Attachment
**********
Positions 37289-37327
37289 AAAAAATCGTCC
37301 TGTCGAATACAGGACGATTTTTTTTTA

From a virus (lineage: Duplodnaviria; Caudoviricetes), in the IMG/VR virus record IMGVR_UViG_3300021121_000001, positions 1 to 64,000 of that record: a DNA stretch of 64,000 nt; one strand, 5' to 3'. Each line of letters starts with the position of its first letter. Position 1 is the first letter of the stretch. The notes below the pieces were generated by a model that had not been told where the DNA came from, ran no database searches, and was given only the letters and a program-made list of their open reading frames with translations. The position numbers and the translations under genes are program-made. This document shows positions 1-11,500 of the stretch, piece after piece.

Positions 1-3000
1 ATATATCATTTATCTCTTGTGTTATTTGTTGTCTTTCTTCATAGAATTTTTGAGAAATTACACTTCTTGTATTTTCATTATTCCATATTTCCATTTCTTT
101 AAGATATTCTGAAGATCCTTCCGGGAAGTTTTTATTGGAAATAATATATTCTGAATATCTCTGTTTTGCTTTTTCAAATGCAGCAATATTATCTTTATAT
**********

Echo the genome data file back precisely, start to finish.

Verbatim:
Positions 37289-37327
37289 AAAAAATCGTCC
37301 TGTCGAATACAGGACGATTTTTTTTTA

From a virus (lineage: Duplodnaviria; Caudoviricetes), in the IMG/VR virus record IMGVR_UViG_3300021121_000001, positions 1 to 64,000 of that record: a DNA stretch of 64,000 nt; one strand, 5' to 3'. Each line of letters starts with the position of its first letter. Position 1 is the first letter of the stretch. The notes below the pieces were generated by a model that had not been told where the DNA came from, ran no database searches, and was given only the letters and a program-made list of their open reading frames with translations. The position numbers and the translations under genes are program-made. This document shows positions 1-11,500 of the stretch, piece after piece.

Positions 1-3000
1 ATATATCATTTATCTCTTGTGTTATTTGTTGTCTTTCTTCATAGAATTTTTGAGAAATTACACTTCTTGTATTTTCATTATTCCATATTTCCATTTCTTT
101 AAGATATTCTGAAGATCCTTCCGGGAAGTTTTTATTGGAAATAATATATTCTGAATATCTCTGTTTTGCTTTTTCAAATGCAGCAATATTATCTTTATAT